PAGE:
Have you ever wondered how powerful Pandas are?
It was not until I created a Python data class in my Data Visualization and Analysis course for manipulating CSV files that I really marveled at the functionality of pandas. For those who are not familiar with pandas, it’s an open-source software library written for the Python programming language for ease of data analysis and manipulation. In this blog, I highlight some implementations in the python data class that could easily have been implemented using Pandas. To see the code, check out my project. Hopefully, you’ll get to appreciate pandas a little bit more after reading this blog.
I had to write a method that reads a .csv file and parses it to only store numeric columns of data in a 2D tabular format. Here’s the code in the read method:
self.filepath = filepath
with open(filepath,”r”) as csv_file:
reader = csv.reader(csv_file, delimiter = ‘,’)
#remove white spaces spaces in data
data = [[x.strip() for x in row] for row in reader]
#convert data to a numpy array
self.data = np.array(data)
#pick out numeric data only
arr_indx = np.where(self.data[1,:] == ‘numeric’)
#change arr_indx from 2D to 1D
arr_indx = np.array(arr_indx).flatten()
#ensure we have only numeric headers
self.headers = self.data[0,arr_indx].tolist()
#create empy list for header indexes
header_indx = 
#append length of arr_inx to header_indx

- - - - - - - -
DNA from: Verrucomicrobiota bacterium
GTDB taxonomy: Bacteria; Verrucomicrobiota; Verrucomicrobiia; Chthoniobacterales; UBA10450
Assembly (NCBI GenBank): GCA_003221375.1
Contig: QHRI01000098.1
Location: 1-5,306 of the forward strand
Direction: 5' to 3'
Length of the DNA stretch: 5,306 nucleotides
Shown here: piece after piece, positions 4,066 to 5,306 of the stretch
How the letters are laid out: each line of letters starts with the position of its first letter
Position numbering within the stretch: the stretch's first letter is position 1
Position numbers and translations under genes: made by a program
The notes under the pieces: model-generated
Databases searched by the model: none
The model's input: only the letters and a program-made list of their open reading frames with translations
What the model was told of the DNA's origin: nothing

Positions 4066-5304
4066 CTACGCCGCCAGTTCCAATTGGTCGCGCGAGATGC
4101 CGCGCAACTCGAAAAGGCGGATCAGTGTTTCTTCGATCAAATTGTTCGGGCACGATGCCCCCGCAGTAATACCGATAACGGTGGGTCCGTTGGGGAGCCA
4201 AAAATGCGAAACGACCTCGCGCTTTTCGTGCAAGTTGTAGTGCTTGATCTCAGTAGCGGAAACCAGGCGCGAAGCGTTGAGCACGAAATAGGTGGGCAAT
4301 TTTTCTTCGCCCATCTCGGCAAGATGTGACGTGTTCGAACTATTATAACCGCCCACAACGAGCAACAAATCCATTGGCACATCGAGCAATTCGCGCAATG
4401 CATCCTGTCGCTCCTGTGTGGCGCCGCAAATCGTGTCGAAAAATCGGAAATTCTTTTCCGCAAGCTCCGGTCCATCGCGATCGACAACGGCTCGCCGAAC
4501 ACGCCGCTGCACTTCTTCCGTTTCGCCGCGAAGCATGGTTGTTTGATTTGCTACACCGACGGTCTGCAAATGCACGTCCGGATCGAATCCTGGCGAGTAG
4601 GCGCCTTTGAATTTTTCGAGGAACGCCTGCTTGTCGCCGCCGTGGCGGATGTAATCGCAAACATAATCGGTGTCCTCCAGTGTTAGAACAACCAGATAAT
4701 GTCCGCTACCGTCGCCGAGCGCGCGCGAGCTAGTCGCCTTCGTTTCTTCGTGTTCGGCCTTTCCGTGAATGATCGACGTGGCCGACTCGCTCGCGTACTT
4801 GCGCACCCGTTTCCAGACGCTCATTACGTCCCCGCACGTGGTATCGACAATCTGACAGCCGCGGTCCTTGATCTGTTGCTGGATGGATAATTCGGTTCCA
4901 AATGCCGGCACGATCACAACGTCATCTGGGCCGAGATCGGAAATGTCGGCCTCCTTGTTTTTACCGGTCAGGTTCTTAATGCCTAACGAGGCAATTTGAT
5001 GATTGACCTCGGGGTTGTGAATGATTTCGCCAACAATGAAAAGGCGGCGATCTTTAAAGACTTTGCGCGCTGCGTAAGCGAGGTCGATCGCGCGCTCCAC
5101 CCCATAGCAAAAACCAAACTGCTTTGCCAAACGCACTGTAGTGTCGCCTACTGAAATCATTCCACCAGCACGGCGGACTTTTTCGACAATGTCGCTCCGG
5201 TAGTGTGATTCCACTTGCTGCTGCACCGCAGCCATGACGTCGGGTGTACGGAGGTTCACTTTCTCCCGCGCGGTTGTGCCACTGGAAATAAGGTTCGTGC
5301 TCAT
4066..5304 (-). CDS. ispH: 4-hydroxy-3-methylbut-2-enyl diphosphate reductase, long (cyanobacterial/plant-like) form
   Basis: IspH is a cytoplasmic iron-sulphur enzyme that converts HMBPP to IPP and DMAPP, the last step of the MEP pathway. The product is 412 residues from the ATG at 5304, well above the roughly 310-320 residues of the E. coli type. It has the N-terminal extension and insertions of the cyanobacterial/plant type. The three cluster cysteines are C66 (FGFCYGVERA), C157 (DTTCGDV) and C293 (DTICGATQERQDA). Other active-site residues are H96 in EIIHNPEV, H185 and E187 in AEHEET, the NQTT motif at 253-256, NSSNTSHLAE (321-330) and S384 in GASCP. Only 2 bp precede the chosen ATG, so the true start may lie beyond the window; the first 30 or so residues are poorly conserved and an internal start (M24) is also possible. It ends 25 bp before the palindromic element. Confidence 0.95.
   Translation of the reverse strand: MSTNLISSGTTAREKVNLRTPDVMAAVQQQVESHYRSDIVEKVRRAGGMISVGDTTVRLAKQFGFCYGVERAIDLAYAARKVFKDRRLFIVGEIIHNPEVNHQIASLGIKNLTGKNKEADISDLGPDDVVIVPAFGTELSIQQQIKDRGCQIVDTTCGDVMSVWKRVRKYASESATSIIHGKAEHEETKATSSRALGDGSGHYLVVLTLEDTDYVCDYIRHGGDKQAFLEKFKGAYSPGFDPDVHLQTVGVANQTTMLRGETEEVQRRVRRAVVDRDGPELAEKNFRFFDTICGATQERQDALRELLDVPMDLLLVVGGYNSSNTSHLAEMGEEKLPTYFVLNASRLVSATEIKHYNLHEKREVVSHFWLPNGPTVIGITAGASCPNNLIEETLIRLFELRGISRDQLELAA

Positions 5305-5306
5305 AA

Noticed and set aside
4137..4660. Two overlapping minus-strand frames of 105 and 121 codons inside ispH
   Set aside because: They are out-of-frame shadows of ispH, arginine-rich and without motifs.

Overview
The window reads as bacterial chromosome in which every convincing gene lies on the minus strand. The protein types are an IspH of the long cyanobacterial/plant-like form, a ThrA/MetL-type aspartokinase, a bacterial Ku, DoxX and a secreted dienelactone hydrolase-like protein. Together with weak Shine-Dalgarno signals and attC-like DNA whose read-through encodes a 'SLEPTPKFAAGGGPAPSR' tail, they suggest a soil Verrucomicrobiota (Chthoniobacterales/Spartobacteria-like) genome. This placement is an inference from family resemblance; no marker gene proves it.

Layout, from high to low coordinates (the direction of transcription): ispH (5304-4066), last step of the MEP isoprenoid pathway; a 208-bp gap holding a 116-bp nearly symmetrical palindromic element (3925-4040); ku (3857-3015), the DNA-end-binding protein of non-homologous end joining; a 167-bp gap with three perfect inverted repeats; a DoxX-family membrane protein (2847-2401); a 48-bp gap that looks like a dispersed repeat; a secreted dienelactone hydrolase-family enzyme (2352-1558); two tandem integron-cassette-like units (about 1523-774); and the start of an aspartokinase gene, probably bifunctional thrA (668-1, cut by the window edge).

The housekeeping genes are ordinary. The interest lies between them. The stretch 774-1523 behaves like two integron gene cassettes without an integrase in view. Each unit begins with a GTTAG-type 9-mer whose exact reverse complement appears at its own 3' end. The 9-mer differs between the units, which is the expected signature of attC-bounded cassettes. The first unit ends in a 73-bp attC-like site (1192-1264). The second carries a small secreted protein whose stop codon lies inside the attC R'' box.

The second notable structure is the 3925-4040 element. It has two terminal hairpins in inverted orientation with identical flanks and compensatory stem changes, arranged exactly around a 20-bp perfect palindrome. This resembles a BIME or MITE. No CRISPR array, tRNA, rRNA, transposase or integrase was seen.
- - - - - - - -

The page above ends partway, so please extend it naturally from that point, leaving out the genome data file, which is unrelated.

for i in range(len(arr_indx)):
#zip header_indx with self.headers to form dictionary of header2col
d1 = zip(self.headers,header_indx)
self.header2col = dict(d1)
#have self.data display only the data without headers and datatypes
self.data = self.data[2:,arr_indx]
#convert self.data to type float
self.data = self.data.astype(‘float64’)
Getting the column names from a CSV file.
With pandas, I didn’t have to write a method that reads a .csv file because it has an inbuilt function called read_csv() that does exactly that. Let’s see the same implementation but using pandas this time.
#load iris csv as pandas dataframe
data = pd.read_csv(‘filepath’)
#print column names
Getting the first 5 data samples from a CSV file.
In the python data class, I had to convert data to a Numpy array and use the slicing functionality to get the first 5 data samples. Although slicing is relatively easy to implement, the pandas method for getting the first 5 data samples from a CSV file is even easier as seen below:
#Slicing-1st five data samples
Selecting a subset of data corresponding to given column names.
With the python data class, getting a subset of data corresponding to a particular column head(s) involved the use of a for loop, an if-else statement and it also relied on the read method created above as shown below:
def select_data(self, headers, )
col_indices = 
for i in headers:
if rows == :
Pandas made the work very easy. To get a subset of data given the column name, simply pass in the column names that you are interested in as follows:
#select subset of data
data_1 = data[[‘variable name’]]
Pandas is an amazing tool for preprocessing data. As an upcoming data scientist, I continue to marvel at the power of this tool. Since pandas is an open source library, you can easily access it here if you want to learn more. Thank you for reading and if you can, please leave some feedback.